A 24-year-old software engineer at America Online Inc. was arrested yesterday on federal charges that he hacked into the company's computers to steal 92 million e-mail addresses that were later sold and used to bombard AOL members with spam.
Jason Smathers, who worked at the company's Dulles headquarters, is accused of illegally obtaining the e-mail addresses of nearly all of the Internet provider's customers in May 2003. Smathers allegedly sold the names for $100,000 to Sean Dunaway, 21, who ran an Internet gambling business in Las Vegas, prosecutors said.
Dunaway then sold the list to unidentified spammers, who used it early this year to send millions of e-mails peddling herbal penile enhancement products, according to a criminal complaint filed in federal court in the Southern District of New York.
Smathers, who became an AOL employee in 1999, obtained other AOL member information as well, including telephone numbers, Zip codes and types of credit cards used by members, though not credit card numbers, according to the complaint. The company said those numbers are stored in a separate, secure facility.
The revelations come as AOL and other Internet providers have ramped up their efforts to track down the purveyors of spam, which has grown into a maddening scourge that costs consumers and businesses billions of dollars a year.
"I am very, very angry about this," said Jonathan F. Miller, AOL's chief executive, in an e-mail to employees yesterday. "We will absolutely not tolerate wrongdoing by employees. . . . We will do everything we can to uncover abuse and assist law enforcement in prosecuting it."
The company, which helped investigators surreptitiously monitor Smathers for the past two months, said in a statement that it is reviewing and strengthening its internal controls.
AOL uncovered the scheme after it filed suit in March against another spammer. In the course of that case, a source told an AOL official that one of its employees was stealing screen names from the company and selling them to a third party.
According to prosecutors, Smathers was not authorized to access AOL's customer database, which can be viewed by only a small number of employees and is "housed" in secure computers. But in May 2003, Smathers used the computerized employee identification code of another AOL worker to gain entry to the data and compile the lists of AOL's roughly 30 million users, many of whom maintain more than one screen name.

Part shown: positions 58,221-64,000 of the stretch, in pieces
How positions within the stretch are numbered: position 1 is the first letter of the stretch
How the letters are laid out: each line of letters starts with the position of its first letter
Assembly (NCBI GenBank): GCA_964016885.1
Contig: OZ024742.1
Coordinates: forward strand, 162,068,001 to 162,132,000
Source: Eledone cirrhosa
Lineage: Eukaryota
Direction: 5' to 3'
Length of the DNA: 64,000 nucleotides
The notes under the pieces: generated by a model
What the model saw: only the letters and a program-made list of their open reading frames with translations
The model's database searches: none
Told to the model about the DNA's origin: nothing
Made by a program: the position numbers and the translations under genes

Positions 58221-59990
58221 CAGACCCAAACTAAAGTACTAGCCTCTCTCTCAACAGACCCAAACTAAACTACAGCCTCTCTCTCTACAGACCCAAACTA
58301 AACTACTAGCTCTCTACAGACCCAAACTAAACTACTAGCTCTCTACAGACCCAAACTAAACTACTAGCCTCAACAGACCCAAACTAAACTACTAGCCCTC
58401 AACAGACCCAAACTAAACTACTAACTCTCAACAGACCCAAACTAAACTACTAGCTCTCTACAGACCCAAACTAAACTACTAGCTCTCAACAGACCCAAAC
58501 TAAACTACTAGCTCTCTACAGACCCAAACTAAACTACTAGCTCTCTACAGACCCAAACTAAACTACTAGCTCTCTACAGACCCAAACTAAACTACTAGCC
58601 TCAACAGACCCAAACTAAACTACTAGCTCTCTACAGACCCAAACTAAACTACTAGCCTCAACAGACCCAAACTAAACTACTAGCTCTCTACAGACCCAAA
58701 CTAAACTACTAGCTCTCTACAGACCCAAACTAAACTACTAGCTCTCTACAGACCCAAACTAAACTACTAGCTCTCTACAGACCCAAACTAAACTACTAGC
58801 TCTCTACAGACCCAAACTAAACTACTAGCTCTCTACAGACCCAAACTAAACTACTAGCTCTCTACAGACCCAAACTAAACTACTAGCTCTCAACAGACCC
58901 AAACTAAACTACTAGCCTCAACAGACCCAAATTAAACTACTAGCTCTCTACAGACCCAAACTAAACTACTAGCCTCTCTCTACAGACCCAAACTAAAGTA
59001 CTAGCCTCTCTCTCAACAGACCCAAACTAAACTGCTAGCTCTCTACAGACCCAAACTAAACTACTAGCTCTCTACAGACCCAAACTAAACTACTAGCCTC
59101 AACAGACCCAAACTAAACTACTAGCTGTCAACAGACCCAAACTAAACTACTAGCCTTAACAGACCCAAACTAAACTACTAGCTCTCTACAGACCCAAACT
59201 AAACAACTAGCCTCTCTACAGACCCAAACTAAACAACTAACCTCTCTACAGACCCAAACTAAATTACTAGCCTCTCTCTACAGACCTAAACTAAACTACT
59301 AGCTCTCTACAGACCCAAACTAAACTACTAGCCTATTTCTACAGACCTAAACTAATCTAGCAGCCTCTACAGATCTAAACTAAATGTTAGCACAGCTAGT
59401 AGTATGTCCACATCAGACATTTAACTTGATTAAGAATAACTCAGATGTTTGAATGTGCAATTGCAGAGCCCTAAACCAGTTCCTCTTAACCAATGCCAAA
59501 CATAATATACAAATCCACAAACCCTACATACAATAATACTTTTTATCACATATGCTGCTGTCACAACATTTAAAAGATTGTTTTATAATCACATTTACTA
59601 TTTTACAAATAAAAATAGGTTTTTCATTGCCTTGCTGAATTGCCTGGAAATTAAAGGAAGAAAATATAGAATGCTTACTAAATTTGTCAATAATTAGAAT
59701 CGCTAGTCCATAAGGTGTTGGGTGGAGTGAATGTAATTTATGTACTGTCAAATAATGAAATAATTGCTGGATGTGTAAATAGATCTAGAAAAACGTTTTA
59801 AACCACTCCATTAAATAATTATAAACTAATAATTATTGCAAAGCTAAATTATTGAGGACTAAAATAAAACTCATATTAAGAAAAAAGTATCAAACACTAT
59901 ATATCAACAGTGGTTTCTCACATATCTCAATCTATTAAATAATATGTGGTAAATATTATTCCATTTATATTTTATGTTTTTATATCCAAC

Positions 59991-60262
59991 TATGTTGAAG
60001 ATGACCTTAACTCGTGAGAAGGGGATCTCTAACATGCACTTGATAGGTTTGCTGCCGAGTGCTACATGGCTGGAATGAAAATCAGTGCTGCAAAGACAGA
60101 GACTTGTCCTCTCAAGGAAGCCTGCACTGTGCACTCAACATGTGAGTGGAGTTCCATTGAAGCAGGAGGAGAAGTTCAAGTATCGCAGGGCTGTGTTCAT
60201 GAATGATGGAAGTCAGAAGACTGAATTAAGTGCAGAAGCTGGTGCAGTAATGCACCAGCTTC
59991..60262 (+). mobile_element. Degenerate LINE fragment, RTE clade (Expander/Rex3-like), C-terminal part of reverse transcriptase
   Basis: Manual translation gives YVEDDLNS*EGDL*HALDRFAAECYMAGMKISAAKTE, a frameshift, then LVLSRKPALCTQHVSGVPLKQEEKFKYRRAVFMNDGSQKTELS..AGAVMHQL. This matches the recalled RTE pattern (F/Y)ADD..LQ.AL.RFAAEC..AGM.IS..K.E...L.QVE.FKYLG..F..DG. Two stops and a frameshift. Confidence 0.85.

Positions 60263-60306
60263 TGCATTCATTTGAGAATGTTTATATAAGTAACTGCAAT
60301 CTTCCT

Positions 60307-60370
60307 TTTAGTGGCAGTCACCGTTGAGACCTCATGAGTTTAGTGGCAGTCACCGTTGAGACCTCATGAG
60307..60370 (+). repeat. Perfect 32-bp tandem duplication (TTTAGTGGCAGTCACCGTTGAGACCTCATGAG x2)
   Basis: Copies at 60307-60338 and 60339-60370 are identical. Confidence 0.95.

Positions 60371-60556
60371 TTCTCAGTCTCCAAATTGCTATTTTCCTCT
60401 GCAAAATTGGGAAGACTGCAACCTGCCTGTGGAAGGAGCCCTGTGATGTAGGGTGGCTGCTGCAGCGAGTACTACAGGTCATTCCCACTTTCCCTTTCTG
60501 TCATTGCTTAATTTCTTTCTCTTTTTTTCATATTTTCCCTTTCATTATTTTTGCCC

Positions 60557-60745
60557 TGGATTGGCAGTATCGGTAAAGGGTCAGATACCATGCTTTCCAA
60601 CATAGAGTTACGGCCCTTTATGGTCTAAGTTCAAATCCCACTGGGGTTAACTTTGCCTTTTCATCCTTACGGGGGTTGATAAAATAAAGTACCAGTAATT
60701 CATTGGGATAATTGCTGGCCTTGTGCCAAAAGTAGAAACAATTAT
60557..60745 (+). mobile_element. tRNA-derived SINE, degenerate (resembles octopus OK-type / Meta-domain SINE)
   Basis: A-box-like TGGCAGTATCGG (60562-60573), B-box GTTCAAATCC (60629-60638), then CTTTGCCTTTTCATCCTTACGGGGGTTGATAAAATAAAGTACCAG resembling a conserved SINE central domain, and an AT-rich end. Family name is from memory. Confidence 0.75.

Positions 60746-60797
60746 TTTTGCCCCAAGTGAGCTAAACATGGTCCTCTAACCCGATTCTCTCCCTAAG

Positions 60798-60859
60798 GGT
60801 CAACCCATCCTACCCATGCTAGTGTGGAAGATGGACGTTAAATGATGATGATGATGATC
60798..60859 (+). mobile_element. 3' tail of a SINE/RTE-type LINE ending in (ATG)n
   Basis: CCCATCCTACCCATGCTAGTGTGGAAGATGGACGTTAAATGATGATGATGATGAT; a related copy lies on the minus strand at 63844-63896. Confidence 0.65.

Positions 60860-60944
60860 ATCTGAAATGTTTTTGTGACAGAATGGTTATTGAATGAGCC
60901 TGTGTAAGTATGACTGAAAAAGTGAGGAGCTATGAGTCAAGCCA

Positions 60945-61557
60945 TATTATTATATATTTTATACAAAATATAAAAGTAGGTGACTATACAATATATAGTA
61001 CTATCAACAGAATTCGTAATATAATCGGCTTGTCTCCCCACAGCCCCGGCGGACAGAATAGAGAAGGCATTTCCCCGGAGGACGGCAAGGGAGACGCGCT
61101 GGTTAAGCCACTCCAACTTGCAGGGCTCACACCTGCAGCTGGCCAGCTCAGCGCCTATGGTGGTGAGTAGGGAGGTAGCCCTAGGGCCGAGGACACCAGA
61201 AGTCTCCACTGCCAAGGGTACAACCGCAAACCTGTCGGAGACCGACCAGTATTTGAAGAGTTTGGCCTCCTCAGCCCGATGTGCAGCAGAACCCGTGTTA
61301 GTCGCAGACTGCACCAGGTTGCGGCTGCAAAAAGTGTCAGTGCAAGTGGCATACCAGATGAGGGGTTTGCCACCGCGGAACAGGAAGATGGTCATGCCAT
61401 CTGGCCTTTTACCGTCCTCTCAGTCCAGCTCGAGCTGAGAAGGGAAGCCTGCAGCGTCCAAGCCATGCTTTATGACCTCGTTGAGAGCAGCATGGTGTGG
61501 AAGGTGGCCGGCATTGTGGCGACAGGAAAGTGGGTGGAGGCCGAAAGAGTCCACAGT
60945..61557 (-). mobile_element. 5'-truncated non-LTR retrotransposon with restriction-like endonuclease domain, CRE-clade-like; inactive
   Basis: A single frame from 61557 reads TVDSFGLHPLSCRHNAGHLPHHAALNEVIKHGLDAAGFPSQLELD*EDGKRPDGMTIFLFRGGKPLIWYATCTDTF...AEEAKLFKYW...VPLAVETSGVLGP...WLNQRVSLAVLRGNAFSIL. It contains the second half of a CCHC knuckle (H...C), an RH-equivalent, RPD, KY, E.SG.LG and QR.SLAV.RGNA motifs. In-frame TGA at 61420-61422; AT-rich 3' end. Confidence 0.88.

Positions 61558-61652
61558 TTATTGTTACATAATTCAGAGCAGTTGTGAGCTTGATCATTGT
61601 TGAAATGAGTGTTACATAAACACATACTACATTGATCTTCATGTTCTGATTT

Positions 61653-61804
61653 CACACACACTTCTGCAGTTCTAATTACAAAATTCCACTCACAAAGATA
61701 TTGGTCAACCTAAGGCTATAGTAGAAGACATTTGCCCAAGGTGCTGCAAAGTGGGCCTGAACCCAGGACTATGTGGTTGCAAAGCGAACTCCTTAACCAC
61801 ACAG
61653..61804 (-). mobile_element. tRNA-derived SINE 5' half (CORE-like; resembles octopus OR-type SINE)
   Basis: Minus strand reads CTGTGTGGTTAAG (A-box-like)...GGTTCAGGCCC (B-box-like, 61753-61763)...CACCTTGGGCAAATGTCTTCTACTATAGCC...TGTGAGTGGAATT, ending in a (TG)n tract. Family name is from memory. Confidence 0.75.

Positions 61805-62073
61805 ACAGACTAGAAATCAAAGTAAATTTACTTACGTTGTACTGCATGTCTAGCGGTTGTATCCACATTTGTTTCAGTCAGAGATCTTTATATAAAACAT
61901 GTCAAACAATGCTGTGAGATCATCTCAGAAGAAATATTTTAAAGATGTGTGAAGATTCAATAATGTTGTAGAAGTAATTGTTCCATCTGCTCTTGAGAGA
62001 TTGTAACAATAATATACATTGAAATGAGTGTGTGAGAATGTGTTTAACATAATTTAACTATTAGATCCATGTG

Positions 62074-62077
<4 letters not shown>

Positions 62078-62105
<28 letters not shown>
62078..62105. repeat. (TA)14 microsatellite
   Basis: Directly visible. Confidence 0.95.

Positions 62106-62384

"I think I found the member database," Smathers wrote in an instant message to an unidentified person who used the handle The Brews. "There are going to be millions of them so, will take time to extract. I will do them a chunk at a time."
The text of the instant message was in an e-mail found by investigators, including Secret Service members, on a company laptop belonging to Smathers. Computer logs also showed that Smathers apparently was also able to get access to the data from his home in Harpers Ferry, W. Va.
The informant who alerted AOL to the scheme told investigators that roughly a month after Smathers accessed the data, Dunaway sold him the 92 million names in 26 separate blocks, one for each letter of the alphabet, for $52,000. He provided investigators with CD-ROMs containing the lists, which matched the way the data was stored by AOL.
The source told investigators that early this year he bought a revised list from Dunaway for roughly $32,500. That list was much smaller, about 18 million screen names, and Dunaway said it was more up to date and "a more risky proposition for his AOL insider to obtain" because it had other subscriber data, according to the complaint.
Prosecutors said Dunaway boasted that spamming for his Internet gambling business was earning between $10,000 and $20,000 a day. Smathers was arrested yesterday morning at his home, made an initial appearance in federal court in Alexandria and was held in jail overnight, pending a detention hearing scheduled for today. He was assigned a public defender, who declined to comment.
Dunaway was arrested yesterday at his home in Las Vegas.
The charges against both men include conspiring to transport stolen goods across state lines, gaining unauthorized access to computers and sending out deceptive bulk e-mail with disguised origins.
Each man faces a maximum sentence of five years in prison and a fine of $250,000.
The government said that the source was cooperating in hopes of winning leniency and that his information has been independently corroborated.
"It is a very disturbing fact of life that an employee with criminal intentions can betray our members' trust by working around systems and procedures that are in place to protect data from disclosure," AOL said in statement.
Staff writer Jerry Markon contributed to this report.